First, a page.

Sure, politicians don’t give a rats ass about poll results. I can understand that. But there are other reasons to participate in surveys (political or otherwise) BESIDES affecting policy. For example, the Survey of Consumer Attitudes produces an incredibly important economic indicator that can really impact the economy. By not participating, you might be screwing with the economy.

  63. kbarrett says:

    I actually had a Canadian telemarketer use that ” American law does not apply to us” argument on me. He even admitted what company he worked for, and laughed at me.

    I trotted out a search engine, found out which Canadian government agency was in charge of handling this kind of nuisance, and asked them if their legislation applied to Canadian companies that made nuisance calls to people outside of Canada.

    They informed me that the applicable laws did not invalidate complaints simply because they were made by people outside of Canada … if the call center wqas in Canada, they had to follow Canadian law.

    I filed a formal complaint. Two weeks later, I received a letter from the call center apologizing for their act, and promising that they would never call me again. A person from the Canadian government called 6 months later to confirm that these nitwits had stopped bothering me.

  64. queequeg says:

    Some of you sound like 12 year olds with your threats of scatalogical verbal abuse and pantomime phone sex directed at the poor schlubs who do the calling.
    I’m currently one of them, and I do feel pretty schlubby when I do it. It’s a shitty, temporary job that I won’t be doing for much longer, but here’s the deal – if you hang up on me without saying anything, I put you on the callback list. If you’re an asshole to me and yell at me “never to call again, take me OFF the list”, I put you on the callback list. IF YOU TREAT ME WITH SOME FUCKING DECENCY and ask not to be called back, I’ll take you off the list. If you’re bored/narcisistic/kind enough to actually DO the damn survey, I thank you honestly and profusely, because you’ve helped me get closer to my goddamn hourly quota.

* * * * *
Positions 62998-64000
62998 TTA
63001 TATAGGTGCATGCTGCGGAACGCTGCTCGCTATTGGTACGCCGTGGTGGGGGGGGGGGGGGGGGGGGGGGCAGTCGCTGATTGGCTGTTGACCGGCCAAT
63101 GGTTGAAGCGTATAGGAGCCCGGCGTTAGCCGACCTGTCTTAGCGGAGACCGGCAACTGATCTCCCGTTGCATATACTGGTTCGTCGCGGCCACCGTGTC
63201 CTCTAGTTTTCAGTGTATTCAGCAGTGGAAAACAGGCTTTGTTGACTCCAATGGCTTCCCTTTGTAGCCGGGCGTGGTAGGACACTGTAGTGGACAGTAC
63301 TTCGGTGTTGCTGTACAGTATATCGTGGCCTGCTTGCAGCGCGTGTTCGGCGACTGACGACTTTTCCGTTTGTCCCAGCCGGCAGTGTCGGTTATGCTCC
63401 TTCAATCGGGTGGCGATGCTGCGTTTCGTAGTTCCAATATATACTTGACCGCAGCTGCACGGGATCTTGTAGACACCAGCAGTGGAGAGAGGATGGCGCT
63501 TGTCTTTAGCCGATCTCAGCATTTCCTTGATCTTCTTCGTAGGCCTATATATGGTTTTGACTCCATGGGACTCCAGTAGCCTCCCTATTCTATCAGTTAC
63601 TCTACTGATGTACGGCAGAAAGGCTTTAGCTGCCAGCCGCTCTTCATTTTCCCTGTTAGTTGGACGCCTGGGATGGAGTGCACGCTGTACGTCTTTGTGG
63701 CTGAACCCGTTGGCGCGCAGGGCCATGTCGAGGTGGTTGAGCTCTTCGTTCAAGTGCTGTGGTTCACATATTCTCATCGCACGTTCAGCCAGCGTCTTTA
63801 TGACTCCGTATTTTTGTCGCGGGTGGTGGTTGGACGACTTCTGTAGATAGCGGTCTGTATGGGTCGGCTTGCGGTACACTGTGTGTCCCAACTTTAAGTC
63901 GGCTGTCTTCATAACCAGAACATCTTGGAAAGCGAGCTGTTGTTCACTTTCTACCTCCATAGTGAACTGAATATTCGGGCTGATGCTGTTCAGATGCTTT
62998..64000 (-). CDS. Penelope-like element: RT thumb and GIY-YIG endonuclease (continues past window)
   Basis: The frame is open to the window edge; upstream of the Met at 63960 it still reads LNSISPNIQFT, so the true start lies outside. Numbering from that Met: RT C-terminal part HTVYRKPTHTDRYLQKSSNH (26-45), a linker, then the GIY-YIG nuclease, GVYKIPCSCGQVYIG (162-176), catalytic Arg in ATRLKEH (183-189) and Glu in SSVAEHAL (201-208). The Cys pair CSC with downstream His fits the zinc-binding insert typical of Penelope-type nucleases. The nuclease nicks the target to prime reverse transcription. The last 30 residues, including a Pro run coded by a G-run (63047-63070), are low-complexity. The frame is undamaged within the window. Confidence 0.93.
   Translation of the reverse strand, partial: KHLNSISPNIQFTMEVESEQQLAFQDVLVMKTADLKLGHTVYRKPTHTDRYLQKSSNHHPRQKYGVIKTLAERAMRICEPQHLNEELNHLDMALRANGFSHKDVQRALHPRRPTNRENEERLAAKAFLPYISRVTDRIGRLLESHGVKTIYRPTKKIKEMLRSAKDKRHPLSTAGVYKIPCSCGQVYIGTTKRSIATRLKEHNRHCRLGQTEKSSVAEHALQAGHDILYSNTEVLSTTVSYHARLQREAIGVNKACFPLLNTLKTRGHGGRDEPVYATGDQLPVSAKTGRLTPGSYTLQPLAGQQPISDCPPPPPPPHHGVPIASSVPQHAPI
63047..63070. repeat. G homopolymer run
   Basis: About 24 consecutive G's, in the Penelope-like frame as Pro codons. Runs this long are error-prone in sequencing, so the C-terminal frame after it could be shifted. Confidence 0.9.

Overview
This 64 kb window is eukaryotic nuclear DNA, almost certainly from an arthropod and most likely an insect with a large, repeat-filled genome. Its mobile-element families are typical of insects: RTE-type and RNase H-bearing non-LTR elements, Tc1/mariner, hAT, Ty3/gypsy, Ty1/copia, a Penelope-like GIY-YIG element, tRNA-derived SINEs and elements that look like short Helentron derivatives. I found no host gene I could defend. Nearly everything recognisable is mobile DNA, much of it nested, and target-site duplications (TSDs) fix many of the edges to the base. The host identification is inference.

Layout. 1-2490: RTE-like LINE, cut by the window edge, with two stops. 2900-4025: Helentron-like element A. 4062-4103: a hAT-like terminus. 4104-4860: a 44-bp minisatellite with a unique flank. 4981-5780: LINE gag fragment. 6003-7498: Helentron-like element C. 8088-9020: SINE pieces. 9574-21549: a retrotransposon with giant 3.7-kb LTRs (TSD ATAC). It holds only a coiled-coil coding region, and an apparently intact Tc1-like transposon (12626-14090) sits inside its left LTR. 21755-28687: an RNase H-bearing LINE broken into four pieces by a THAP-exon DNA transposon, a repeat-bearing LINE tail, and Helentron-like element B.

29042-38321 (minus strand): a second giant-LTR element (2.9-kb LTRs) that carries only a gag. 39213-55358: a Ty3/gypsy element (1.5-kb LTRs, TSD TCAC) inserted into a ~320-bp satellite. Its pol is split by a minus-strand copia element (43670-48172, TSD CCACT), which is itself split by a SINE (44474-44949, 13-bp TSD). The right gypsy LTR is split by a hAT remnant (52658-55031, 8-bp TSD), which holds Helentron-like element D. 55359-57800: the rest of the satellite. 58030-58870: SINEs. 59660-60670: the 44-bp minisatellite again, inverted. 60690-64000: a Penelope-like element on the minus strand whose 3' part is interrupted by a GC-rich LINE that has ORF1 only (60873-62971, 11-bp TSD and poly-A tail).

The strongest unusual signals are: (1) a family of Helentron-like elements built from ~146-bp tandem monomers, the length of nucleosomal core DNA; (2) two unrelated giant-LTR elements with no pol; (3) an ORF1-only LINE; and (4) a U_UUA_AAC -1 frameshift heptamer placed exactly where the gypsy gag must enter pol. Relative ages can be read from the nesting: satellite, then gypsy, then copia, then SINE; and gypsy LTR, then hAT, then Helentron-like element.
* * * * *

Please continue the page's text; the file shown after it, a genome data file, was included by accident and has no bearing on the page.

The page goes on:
@Buran – having an unlisted number means nothing for most of the corporate surveys we do – the numbers are randomly generated via computar. Muah ha ha.

  65. Randyincv says:

    When my inlaws were both alive they lived in a log house on a mountainside in eastern Oregon. Sears was forever calling them trying to sell them aluminum siding, every freaking month they would call. My mother in law being the polite person she is would always decline. It was starting to irritate her though. She mentioned it to me, I told her “next time they call have them send out a crew for an estimate” She says “I couldn’t do that! we live in a log cabin for God’s sake” I said “Yep, and once they get that through their thick skulls they’ll leave you alone” So the next month like clockwork Sears called and she cheerfully asked them to come up and gave them directions up a long, steep, winding gravel road. My inlaws were sititng on the front deck drinking Iced Tea and they could hear the Sears truck struggling up the road. The truck finanlly made it to the clearing in front of their house and the 2 guys sat their for a moment with their mouths hanging open and then headed back down the hill. They never got another call from Sears.

  66. Kozmonix says:

    I used to work for one of the most respected and well-known market research firms in the US. I’ve heard all of these suggestions and then some on how to get rid of pollsters. Believe me, the ONLY way to permanently remove yourself from a calling list is to specifically say, “Do not call here again or I will have my lawyer talk to you.” The do not call list routine doesn’t work since it doesn’t apply to polling firms. Most interviewers will use their good judgment on whether or not to call someone back if they sound genuinely angry or specifically say not to call back. The place where I used to work had a file just for people like that and they were never called again.